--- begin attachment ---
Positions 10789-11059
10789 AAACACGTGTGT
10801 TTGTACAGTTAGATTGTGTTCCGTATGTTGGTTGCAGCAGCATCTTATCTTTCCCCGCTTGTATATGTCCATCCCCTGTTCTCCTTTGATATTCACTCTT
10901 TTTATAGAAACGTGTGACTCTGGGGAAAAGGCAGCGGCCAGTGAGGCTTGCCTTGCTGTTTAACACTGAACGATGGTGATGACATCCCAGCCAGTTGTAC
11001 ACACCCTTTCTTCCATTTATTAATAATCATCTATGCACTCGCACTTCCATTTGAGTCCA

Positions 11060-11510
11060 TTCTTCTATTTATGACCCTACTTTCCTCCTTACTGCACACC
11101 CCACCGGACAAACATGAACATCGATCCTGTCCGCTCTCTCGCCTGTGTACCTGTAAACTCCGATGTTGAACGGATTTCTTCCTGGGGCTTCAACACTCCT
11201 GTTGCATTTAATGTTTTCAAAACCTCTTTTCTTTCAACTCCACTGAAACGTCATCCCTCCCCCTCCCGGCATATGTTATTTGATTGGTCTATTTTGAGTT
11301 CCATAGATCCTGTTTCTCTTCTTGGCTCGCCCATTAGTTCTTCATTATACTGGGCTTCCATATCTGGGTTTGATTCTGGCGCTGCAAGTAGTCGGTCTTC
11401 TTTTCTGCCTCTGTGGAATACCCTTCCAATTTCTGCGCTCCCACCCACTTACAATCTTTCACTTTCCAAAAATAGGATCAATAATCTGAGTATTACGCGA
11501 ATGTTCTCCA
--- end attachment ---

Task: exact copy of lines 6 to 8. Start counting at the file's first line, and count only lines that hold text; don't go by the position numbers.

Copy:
Positions 11060-11510
11060 TTCTTCTATTTATGACCCTACTTTCCTCCTTACTGCACACC
11101 CCACCGGACAAACATGAACATCGATCCTGTCCGCTCTCTCGCCTGTGTACCTGTAAACTCCGATGTTGAACGGATTTCTTCCTGGGGCTTCAACACTCCT